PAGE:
Londonderry MP Mark Durkan has told the House of Commons everyone knew an “ulterior nexus” persisted in the wings “even when the IRA had purportedly left the stage politically.”
He told MPs the SDLP had been forthright and consistent about the matter.
The former SDLP leader also accused the Secretary of State, Theresa Villiers, of “bullying” after she promised her Government would deal with welfare from London if the parties in Belfast don’t.
Referring to the controversy over the involvement or otherwise of the Provisional IRA in the murder of former Belfast Provisional IRA member Kevin McGuigan, Mr Durkan said: “Those vestigial networks have manifested themselves not just through apparently privatised criminal enterprise but in other ways. Those are among the issues that need to continue to be addressed, but not just by the parties.”
Mr Durkan also reacted to Mrs Villiers’ criticism of the SDLP and Sinn Féin as irresponsible for not agreeing to the implementation of welfare reform.
She had said: “I want to thank the UUP, the DUP and the Alliance for voting for financial sustainability in the Assembly. I know that it was not an easy choice and I thank them for their responsibility.”
To this Mr Durkan responded: “I point out to the Secretary of State that some of us find it difficult to conscript our colleagues to vote for something in Stormont having argued and voted against the same measures here.”
He later added: “Will the Secretary of State acknowledge that the British Government do not come to the welfare reform issue with clean hands? “The Government adopted a tactic of inducing budget stress, which in turn created a budget crisis and has now contributed to a political crisis.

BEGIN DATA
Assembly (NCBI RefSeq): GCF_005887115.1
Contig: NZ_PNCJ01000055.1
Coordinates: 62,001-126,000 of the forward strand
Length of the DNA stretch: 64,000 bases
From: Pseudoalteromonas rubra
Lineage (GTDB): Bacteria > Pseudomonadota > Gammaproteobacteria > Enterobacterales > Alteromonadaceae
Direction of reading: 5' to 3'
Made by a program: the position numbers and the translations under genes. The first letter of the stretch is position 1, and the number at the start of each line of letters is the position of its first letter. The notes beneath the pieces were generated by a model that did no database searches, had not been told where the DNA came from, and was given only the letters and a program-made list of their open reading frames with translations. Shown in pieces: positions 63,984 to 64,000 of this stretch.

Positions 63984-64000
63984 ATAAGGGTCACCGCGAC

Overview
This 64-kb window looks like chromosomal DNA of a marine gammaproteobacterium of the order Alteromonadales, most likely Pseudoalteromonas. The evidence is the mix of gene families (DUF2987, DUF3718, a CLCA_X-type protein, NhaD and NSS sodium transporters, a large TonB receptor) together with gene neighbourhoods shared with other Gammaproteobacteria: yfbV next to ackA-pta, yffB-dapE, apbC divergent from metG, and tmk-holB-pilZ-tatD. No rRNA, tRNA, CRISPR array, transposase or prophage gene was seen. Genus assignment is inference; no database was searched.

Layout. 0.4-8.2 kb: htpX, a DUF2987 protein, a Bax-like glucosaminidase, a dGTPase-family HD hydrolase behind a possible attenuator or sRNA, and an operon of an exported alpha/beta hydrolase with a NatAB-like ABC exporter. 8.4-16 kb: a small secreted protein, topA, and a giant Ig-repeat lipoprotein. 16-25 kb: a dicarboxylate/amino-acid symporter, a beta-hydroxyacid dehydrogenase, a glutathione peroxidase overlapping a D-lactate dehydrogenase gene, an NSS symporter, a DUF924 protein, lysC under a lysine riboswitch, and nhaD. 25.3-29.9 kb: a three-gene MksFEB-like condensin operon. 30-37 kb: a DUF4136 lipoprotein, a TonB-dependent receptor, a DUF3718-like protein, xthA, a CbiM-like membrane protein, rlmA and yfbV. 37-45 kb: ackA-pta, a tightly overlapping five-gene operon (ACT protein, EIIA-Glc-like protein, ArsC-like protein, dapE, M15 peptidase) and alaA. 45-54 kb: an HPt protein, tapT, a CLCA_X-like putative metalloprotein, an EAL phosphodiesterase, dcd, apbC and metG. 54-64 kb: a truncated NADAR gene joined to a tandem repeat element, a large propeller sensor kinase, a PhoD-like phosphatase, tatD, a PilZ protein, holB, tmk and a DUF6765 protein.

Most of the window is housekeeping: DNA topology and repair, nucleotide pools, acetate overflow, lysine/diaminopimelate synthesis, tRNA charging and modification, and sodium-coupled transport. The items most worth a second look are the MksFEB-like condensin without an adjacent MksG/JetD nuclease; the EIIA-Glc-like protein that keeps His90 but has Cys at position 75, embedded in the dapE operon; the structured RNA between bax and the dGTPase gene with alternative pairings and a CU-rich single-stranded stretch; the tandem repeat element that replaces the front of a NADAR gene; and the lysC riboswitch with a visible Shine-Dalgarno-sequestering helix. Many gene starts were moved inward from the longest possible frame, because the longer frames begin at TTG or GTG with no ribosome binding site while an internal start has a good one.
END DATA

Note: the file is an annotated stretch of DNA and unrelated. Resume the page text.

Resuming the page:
“Will the Government rethink their tactics of budget bullying in relation to welfare reform, which has created some of the difficulties we now have?” he asked.
Mrs Villiers replied: “I reject the allegation that we are bullying over the budget. The Northern Ireland block grant has actually gone up in cash terms over the course of the last spending review and has come down by only about 1 per cent in real terms.
“The savings asked of the Northern Ireland Executive are considerably less than for many other aspects of the public sector in Great Britain. As for welfare, we inherited a situation in which with 1 per cent of the world’s population and 4 per cent of the world’s GDP we are paying out 7 per cent of the world’s spending on benefits.
“That is not sustainable in the long term and it had to be dealt with. We have to put welfare on a more sustainable basis and we have sought to do that with a core principle of ensuring that work always pays and that a single household cannot take more in benefits than the average family gets by going out to work. Those are both reasonable approaches to take.”